Dr. Charlotte Hasager
Dr. Charlotte Hasager is senior researcher at the Wind Energy Division, Risø National Laboratory for Sustainable Energy, part of the Technical University of Denmark, Roskilde. She received her M.Sc. and PhD from the University of Copenhagen’s Institute of Geography in 1992 and 1996 respectively. Her area of specialisation is satellite remote sensing, micrometeorology, turbulence and wind energy – in particular offshore and wind at high levels. Dr. Hasager has been employed at Risø since 1993 and was a visiting scholar at the Department of Meteorology, Pennsylvania, USA, in 1995. She has been involved in the international projects EU-Norsewind, EU-WEMSAR, EU-WATERMED, EU-MEAD and ESA EOMD EO-Windfarm. She is Principle Investigator of the national projects SAT-MAT-CLIMATE, SAR-WAKE, SAT-WIND, 12MW, Satellite Eye for Galathea 3 and VirtualGalathea3. Dr. Hasager was elected President of the Atmospheric Science Division at the European Geosciences Union in 2007-2011, was Co-Chair for Wind Energy Community of Practice (WECP) at Global Earth Observation (GOSS) in 2005 and member of the steering committee of the Danish Space Consortium from 2003 to 2010. She has more than 200 publications in this area.
Prof. Dr. rer. nat. Irena Hajnsek
Prof. Dr. rer. nat. Irena Hajnsek has been Professor of Earth Observation at the Swiss Federal Institute of Technology (ETH) Zürich, Institute of Environmental Engineering since November 2009, and at the same time head of the Polarimetric SAR Interferometry Research Group at the German Aerospace Center, Microwaves and Radar Institute. Her main research interests are in electromagnetic propagation and scattering theory, radar polarimetry, SAR and interferometric SAR data-processing techniques, environmental parameter modelling and estimation. She gained her Dipl. degree (Honours) in 1996 from the Free University of Berlin, Germany, and the Dr. degree (Honours) in 2001 from the Friedrich Schiller University of Jena, Germany. Since 2010 she has been the science coordinator of the German satellite mission TanDEM-X. She was Technical Programme Co-chair of the IEEE IGARSS 2012 Symposium in Munich. She has been a member of the IEEE GRSS AdCom since 2013.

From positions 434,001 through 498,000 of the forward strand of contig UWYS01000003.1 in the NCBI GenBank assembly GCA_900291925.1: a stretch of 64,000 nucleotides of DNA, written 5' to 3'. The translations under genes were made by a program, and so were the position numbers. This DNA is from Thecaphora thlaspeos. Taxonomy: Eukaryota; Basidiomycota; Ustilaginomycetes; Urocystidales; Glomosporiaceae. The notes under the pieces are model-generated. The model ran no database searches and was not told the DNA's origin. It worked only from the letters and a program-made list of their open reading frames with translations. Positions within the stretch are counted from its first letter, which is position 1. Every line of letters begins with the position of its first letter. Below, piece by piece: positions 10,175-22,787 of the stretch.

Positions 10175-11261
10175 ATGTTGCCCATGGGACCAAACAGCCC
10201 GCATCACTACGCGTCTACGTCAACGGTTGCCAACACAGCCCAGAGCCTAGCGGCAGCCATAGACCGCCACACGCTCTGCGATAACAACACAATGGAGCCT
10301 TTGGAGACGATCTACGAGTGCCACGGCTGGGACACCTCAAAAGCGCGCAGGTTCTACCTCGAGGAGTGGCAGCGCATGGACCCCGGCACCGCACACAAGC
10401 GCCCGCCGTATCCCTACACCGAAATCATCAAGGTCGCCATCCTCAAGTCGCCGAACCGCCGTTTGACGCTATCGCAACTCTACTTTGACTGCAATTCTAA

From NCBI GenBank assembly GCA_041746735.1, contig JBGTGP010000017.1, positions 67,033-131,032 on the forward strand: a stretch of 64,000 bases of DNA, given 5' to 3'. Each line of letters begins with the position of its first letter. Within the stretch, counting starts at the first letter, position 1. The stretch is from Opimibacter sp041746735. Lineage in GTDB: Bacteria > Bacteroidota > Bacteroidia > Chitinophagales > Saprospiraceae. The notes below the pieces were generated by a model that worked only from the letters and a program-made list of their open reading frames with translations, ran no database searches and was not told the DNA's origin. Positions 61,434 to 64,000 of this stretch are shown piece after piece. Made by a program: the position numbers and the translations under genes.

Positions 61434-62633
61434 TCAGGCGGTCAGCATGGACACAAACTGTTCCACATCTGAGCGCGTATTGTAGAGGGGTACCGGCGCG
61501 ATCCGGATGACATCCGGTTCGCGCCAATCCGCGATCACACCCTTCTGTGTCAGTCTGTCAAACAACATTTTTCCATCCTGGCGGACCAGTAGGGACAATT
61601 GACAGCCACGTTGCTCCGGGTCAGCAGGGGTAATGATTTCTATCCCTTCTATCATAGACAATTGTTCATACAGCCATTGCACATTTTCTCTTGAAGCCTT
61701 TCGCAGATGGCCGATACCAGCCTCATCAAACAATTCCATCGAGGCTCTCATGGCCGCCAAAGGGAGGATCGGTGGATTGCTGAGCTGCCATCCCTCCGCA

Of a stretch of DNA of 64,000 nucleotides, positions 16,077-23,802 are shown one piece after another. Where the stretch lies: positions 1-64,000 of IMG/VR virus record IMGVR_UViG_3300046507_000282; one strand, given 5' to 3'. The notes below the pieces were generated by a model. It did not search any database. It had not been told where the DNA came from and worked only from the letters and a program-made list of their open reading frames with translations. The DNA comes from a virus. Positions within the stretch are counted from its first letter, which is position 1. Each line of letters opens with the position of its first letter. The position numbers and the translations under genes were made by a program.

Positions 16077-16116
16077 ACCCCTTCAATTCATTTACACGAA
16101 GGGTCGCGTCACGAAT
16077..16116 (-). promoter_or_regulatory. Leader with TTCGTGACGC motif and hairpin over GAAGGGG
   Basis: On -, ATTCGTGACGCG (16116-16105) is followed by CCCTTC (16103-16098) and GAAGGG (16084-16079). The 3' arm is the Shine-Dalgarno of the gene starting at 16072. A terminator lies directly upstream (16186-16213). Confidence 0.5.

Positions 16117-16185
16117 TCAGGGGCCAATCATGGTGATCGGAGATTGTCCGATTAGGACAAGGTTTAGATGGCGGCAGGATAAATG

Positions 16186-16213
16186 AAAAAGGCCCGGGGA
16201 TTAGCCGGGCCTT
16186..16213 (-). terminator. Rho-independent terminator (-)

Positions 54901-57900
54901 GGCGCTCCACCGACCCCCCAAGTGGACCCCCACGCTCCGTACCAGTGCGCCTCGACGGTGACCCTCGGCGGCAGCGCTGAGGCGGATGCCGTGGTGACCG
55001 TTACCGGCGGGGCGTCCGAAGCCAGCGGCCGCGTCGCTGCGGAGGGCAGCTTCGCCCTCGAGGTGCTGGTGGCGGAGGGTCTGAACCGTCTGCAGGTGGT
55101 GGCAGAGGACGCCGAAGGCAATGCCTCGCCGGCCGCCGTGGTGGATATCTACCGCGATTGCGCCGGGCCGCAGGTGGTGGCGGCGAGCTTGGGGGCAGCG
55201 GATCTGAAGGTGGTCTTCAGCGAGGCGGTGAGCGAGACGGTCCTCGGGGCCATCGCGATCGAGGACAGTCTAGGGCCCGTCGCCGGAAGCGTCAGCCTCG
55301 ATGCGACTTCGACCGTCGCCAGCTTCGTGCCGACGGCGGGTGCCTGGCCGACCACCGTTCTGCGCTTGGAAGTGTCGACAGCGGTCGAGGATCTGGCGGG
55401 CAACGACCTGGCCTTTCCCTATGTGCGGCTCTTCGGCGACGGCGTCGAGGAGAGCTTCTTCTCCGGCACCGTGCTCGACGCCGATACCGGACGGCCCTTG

Innovation Advisory Board
- giving input and ideas on technical developments, and discuss project progress with the Centre Leader and Work Package Leaders,
- evaluating project results for (preferential) use and development by the user partners,
- identifying innovations with potential for commercial utilisation and giving recommendations for alternative routes for protection and technology transfer.
The Centre Leader will arrange regular meetings (minimum yearly).
It is up to the Centre Board to decide that a result is of commercial value and shall be protected in the manner and to the degree that is deemed appropriate.
Members of the Innovation Advisory Board
- Ocean Remote Sensing,
- Sea Ice, Iceberg and Growler Remote Sensing, and
- Oil Spill Remote Sensing
The role of the TCs is to provide a link to related activities and user partners’ needs ensuring the relevance of research for the application domains, and to give recommendations for new actions and activities.